Jane would live through her last day dealing to start a life on the other side. She was too street smart not to survive. After blowing steam off the espresso, she downed the contents. Heat seared her mouth. Thankfully the butter from the pastries prevented it from doing too much damage. Her phone vibrated in her pocket.
Was it time for her delivery already?
She removed her cell, smoothed the colored dots over its camera lenses, and thumbed it on. A Jeep trundled down the alley behind her dispensary, slowing as the vehicle approached her back door. The hair on her neck rose. Her competition was sniffing around again. Bastards.
“Trouble?” Jo-Jo fixed the lid on the big coffee.
“Nothing I can’t handle.” Jane rolled her shoulders. She’d have to scare the bastards off her turf. Thank God, her work clothes were in her satchel.
Jo-Jo shoved the currency card across the counter. “I’ll get you the next time.”
Jane ground her teeth. She hated owing people, hated the power it gave them over her.
The Jeep door opened. A meaty fist flung a crowbar at her security camera.
“Fine.” Raking her card off the counter, Jane shoved it and her phone into her pocket, grabbed the coffee and pastry, and then headed for the back door.
After glancing at her few customers, Jo-Jo trailed down the narrow hall behind her. “Save a few of those Misty Seas for me, yes? Sam and I might feel like the experimenting tonight.”
“Sure thing.” Using her hip, Jane leaned into the bar. A bell over the door tinkled when it slid open. Sunlight burned her retinas. Sheesh, rising so early was unnatural. Shaking her head, she dislodged her sunglasses. They dropped onto her nose and nearly slipped off. She used her shoulder to push them in place and jogged down the alley.
A man in tattered layers of cast-off glared at her from his perch on a dumpster. Cloudy blue eyes stared out of a grimy face. He’d been someone once. Someone kind. Someone who’d shared half a tuna sandwich with a starving kid.
She set the pasty and coffee on the ground near his overflowing cart. “Breakfast, Hank.”
“Fuck off… F-fuck off.” He waved his arms at her invasion.
Raising her hands, she eased away, allowing him to return to the insanity dissolving his mind.
Three streets and two left turns later Jane entered the access way to the alley behind her shop. The wedge of shadow in the narrow pass swallowed her, and the tree in front and dumpster in back shielded her from view. Her nape prickled. Easing left then right, she checked behind her.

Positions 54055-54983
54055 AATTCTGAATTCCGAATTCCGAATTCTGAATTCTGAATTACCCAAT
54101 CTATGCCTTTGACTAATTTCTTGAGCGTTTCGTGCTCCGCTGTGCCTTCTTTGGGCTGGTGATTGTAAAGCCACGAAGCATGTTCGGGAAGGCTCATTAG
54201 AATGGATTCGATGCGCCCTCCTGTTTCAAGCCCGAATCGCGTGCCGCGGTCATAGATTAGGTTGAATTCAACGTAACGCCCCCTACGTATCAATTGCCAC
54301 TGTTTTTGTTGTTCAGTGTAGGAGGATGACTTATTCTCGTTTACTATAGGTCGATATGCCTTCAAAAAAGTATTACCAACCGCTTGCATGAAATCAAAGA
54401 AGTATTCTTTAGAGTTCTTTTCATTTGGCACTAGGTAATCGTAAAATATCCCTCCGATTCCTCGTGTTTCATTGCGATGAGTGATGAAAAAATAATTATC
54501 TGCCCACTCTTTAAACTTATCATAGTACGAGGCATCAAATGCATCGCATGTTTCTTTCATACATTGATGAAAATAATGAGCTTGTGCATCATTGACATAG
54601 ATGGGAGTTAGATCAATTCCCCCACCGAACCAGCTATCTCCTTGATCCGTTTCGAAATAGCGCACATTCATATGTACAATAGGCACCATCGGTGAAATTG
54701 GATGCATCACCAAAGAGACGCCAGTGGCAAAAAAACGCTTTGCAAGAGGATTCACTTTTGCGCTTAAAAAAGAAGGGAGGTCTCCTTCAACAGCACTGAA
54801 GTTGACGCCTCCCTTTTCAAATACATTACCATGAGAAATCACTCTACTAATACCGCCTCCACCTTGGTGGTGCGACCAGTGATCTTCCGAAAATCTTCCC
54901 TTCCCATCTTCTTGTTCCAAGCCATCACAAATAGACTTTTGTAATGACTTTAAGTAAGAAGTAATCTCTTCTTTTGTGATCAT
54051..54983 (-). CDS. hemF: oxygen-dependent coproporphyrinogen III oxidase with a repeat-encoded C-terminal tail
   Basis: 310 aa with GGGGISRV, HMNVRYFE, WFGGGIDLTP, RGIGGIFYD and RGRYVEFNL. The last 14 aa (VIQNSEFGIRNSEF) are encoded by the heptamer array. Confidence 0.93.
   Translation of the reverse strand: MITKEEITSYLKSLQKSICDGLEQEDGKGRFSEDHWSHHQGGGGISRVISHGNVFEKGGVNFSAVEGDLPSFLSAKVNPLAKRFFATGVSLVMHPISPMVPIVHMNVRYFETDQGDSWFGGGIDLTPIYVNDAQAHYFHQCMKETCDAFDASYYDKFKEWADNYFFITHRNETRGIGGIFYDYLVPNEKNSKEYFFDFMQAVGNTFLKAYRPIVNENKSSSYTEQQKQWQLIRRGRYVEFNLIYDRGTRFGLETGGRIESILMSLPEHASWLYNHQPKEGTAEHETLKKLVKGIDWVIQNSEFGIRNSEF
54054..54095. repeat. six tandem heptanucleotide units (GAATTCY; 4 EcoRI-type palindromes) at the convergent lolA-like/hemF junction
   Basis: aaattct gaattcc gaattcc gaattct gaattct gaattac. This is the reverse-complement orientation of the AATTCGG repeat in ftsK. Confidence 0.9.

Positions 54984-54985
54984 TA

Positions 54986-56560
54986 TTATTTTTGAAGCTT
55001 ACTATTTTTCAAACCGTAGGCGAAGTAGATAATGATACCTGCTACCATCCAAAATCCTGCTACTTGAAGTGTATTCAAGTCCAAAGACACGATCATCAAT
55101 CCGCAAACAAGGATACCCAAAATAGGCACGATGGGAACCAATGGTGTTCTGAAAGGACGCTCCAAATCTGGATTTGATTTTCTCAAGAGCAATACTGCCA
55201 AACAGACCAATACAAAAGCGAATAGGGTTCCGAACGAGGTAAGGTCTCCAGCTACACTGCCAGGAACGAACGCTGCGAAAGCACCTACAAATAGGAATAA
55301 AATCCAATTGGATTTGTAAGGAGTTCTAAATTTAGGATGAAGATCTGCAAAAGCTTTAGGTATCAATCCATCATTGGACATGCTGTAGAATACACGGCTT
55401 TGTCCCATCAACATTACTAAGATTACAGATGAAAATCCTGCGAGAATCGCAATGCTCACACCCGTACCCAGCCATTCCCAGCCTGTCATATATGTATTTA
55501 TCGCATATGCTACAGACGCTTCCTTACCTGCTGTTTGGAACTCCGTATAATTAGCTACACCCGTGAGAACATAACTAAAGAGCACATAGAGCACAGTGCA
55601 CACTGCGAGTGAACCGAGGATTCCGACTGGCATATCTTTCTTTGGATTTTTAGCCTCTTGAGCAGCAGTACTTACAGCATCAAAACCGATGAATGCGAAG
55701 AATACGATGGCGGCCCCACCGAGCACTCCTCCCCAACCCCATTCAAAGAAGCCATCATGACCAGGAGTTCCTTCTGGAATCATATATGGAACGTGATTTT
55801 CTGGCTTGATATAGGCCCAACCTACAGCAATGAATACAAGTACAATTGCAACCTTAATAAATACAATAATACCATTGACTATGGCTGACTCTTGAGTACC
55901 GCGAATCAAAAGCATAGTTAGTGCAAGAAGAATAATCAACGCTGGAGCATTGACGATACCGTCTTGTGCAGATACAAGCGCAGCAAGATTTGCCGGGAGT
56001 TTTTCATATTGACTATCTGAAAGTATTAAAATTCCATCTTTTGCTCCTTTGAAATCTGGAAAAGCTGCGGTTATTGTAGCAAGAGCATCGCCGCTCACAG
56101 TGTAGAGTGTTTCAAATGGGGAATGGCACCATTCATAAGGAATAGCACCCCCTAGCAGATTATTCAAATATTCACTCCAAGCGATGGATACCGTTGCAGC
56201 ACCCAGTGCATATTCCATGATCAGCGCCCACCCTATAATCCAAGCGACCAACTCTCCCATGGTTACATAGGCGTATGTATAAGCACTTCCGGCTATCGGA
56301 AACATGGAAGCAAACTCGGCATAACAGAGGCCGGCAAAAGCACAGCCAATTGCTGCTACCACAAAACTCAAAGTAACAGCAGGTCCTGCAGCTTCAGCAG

No one could see her.
Unfortunately, she couldn’t see anyone or the Jeep either.
Ducking under the strap of her satchel, she balanced it on the cement and rock trash can and flicked open the top.
Another check and she jerked off her polo shirt, revealing the stained marijuana t-shirt underneath. She unsnapped her jeans and shimmied them off. Her star-scape leggings shimmered in the early morning light. Balling her citizen costume up, she shoved it into her satchel and tugged out her blue wig.
A car door slammed.
Her pulse galloped. They better not be trying to break into her store. She hurried to don her persona. Satiny locks brushed her shoulders as she tucked her hair underneath the wig. Gummy tape on her forehead held the mop in place. A pair of hipster black framed glasses changed her eye color from brown to blue and added a teardrop tattoo to the corner of her right eye.
She removed the false hard bottom from her satchel and slid free a small machete. Her fingers slipped into the familiar grooves. She might not have a real tattoo, but she’d earned the teardrop.
And most other dealers knew it.
They also knew the criminal injustice system didn’t give a damn.
A Cain’s mark meant the victim’s death wouldn’t be investigated. Good people didn’t care enough about addicts to spend public funds on solving their murders.
A fact that worked in Jane’s favor. Swinging the satchel across her vulnerable stomach, she clenched the machete and slipped into the alley.
The Jeep was gone.
She glanced right, then left, then right again. Cars coasted along the roads. None turned into the alley. Good.
Keeping her back to the wall, she sidled closer to the dispensary’s back door. Once she was inside, she’d check the security streams and find out who had visited her. She might return the favor and—
A black SUV barreled toward her. The windows buzzed down, revealing thugs with automatic weapons and mirrored glasses in the front seat.
Red dots speckled her shirt, covering the area where her heart currently resided.